Skeptophilia (skep-to-fil-i-a) (n.) - the love of logical thought, skepticism, and thinking critically. Being an exploration of the applications of skeptical thinking to the world at large, with periodic excursions into linguistics, music, politics, cryptozoology, and why people keep seeing the face of Jesus on grilled cheese sandwiches.

Wednesday, July 27, 2016

Abstinence-only failure

At what point do we admit that something is a failure, and stop supporting it with our time and money?

Because that time has come for abstinence-only sex education.  Actually, that time came and went a few years ago, when the Sexuality Information and Education Council of the United States (SIECUS) published a fact sheet with the damning information that not only does it not decrease rates of teen pregnancy and STD transmission, that the states that pushed abstinence-only sex education had increased rates of both.  Additionally, SIECUS stated that:
In early November 2007, the National Campaign to Prevent Teen and Unplanned Pregnancy released Emerging Answers 2007, a report authored by Dr. Douglas Kirby, a leading sexual health researcher, discussing what programs work in preventing teen pregnancy and sexually transmitted diseases, including HIV.  The report found strong evidence that abstinence-only-until-marriage programs do not have any impact on teen sexual behavior. 
The study found that no evidence to support the continued investment of public funds: 
“In sum, studies of abstinence programs have not produced sufficient evidence to justify their widespread dissemination…Only when strong evidence demonstrates that particular programs are effective should they be disseminated more widely.” 
The study also found that, to date, no abstinence-only-until-marriage program that is of the type to be eligible for funding by the federal government has been found in methodologically rigorous study to positively impact teen sexual behavior: 
“At present, there does not exist any strong evidence that any abstinence program delays the initiation of sex, hastens the return to abstinence, or reduces the number of sexual partners. In addition, there is strong evidence from multiple randomized trials demonstrating that some abstinence programs chosen for evaluation because they were believed to be promising actually had no impact on teen sexual behavior.”
$1.5 billion later, that's pretty unequivocal.  Our determination to stick with this obvious failure has to do with two things, I think; the desperation of some people to demonize sexual behavior and therefore legislate sexual morality, and the sunk-cost fallacy -- if we've already put a lot of money into something, we have to keep forging ahead out of some crazy sense that doing so will justify the amount of money we've already spent.

In other words, continue to blow money on a losing proposition because to admit defeat and reverse course would make it obvious that we've been wrong from the outset.

[image courtesy of photographer Bruce Blaus and the Wikimedia Commons]

In any case, the word is finally getting out that the only way to reduce the incidence of teen pregnancy is to have candid, fact-based sex education, and cheap, available birth control.  So what's an arbiter of morality to do?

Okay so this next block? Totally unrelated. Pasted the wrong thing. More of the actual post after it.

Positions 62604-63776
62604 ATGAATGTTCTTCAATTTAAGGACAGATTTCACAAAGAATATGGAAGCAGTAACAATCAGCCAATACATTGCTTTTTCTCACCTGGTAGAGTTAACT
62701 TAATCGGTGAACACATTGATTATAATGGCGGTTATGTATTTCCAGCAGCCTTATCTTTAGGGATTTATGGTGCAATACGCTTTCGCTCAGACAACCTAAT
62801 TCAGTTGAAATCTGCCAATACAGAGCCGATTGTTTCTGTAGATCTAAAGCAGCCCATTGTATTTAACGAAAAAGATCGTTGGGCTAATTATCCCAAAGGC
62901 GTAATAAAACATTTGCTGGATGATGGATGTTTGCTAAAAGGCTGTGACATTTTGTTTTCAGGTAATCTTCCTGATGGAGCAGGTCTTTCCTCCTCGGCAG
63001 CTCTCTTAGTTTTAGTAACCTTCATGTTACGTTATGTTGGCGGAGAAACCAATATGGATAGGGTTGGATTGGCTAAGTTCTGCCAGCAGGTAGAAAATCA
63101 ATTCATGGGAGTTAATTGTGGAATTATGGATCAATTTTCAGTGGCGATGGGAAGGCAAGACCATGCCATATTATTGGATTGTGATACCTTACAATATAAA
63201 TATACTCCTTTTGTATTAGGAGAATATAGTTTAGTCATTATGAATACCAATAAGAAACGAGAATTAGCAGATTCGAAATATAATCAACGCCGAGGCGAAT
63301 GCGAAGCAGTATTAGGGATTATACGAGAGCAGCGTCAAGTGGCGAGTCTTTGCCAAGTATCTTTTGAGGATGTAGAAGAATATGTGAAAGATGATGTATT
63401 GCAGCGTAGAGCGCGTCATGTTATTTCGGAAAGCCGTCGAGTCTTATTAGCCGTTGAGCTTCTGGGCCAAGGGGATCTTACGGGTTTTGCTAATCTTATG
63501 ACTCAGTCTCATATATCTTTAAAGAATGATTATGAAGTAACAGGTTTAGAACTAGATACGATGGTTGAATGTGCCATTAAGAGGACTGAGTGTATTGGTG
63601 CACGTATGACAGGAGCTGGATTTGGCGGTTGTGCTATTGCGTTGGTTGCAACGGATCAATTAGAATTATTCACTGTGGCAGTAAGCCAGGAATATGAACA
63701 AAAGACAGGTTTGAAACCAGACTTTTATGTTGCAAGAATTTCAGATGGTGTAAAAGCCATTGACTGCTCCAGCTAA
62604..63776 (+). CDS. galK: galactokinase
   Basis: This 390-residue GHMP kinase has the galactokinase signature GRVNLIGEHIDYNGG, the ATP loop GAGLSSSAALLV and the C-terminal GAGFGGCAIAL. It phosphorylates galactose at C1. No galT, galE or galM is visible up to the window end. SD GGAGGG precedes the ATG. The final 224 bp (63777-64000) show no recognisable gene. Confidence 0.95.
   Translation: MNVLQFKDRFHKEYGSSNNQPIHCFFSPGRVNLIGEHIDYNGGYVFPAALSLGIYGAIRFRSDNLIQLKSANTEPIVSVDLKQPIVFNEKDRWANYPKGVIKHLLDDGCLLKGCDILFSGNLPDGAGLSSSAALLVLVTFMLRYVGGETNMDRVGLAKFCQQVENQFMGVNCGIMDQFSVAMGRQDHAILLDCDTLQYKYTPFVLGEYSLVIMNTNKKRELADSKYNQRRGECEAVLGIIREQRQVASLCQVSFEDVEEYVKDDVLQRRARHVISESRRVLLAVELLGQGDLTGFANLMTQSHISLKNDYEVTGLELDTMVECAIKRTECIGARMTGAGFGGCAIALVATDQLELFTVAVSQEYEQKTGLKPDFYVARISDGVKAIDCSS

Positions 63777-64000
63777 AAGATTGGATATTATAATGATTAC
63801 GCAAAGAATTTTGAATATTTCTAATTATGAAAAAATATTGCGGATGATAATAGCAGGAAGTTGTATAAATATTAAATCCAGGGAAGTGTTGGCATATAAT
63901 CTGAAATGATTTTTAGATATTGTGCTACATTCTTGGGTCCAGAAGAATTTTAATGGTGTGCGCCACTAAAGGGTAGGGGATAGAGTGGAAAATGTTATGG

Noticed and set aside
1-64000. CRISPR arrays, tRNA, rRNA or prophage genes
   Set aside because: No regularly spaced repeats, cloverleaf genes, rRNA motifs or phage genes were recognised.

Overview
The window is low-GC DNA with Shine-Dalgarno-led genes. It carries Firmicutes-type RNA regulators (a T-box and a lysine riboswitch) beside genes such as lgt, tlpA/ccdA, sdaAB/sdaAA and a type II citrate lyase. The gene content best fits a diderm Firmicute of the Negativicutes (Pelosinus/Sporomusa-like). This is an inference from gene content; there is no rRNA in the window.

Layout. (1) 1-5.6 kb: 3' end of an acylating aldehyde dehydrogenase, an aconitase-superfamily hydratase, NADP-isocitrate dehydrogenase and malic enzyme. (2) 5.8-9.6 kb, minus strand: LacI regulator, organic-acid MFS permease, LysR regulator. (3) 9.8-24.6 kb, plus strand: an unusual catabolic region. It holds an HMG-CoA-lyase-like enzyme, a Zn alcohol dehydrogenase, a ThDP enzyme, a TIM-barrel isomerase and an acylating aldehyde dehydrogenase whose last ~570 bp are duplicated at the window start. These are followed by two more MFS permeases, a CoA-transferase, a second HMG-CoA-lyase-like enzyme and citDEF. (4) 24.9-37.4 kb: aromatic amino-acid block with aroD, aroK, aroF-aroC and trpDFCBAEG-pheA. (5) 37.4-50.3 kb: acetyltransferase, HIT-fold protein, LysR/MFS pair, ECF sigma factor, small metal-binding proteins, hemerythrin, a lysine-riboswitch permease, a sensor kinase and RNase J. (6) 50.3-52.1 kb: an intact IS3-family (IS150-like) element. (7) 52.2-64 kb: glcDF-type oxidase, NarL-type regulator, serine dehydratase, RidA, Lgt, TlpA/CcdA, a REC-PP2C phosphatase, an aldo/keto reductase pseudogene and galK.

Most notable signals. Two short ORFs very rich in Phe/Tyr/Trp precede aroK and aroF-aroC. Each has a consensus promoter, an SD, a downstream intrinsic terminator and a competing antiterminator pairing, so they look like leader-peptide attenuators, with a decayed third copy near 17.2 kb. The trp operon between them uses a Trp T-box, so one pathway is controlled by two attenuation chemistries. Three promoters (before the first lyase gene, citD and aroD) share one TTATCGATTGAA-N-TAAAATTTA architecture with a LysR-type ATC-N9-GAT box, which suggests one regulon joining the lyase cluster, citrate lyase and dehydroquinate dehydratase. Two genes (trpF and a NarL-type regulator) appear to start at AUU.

Export the same failed plan to other countries, of course.

Starting in 2004, Congress has allocated $1.4 billion to fund abstinence-only sex education in sub-Saharan Africa, ostensibly to slow down the transmission of HIV, but driven by the same sex-equals-bad morality that generated similar programs here in the United States.  And to no one's particular surprise, methodologies that didn't work in one place don't work anywhere else.  According to a paper  by Christine Gorman published this week in Scientific American:
A rigorous comparison of national data from countries that received abstinence funding under the U.S. President's Emergency Plan for AIDS Relief (PEPFAR) with those that got none of the funding showed no difference in the age of first sexual experience or in the number of sexual partners or teenage pregnancies—all aspects of behaviors that have been linked to a higher risk of becoming infected with HIV.
Who could have predicted that?

What the study also showed was that the single factor that correlated best with low HIV transmission rates and decreased risk of pregnancy outside of marriage was educational opportunities for women.  Give women opportunities for education and career, and they are less likely to engage in behaviors that might jeopardize their goals for a better life.

It seems like common sense to me.  Education, especially for young women.  Teach children about sexuality and responsibility and how their own bodies work.  Given that most teenagers think about sex pretty much 24/7, make sure they understand the importance of birth control and know how to use it, and make contraceptives widely available and cheap.

And fer cryin' in the sink, stop pretending that abstinence-only sex education works.  We've wasted enough money, and worse -- stood by while thousands of young women got pregnant when those pregnancies might have been prevented through sex education that is actually effective.

1 comment:

  1. Fun fact - in the rural part of Virginia where I used to work, orally transmitted STDs were skyrocketing among teens; they simply re-defined abstinence to mean avoiding genital intercourse. So, lower pregnancy risk but STD risks still high, and what bothers me most is that the whole discussion about *consent* is still not being adequately addressed. At all.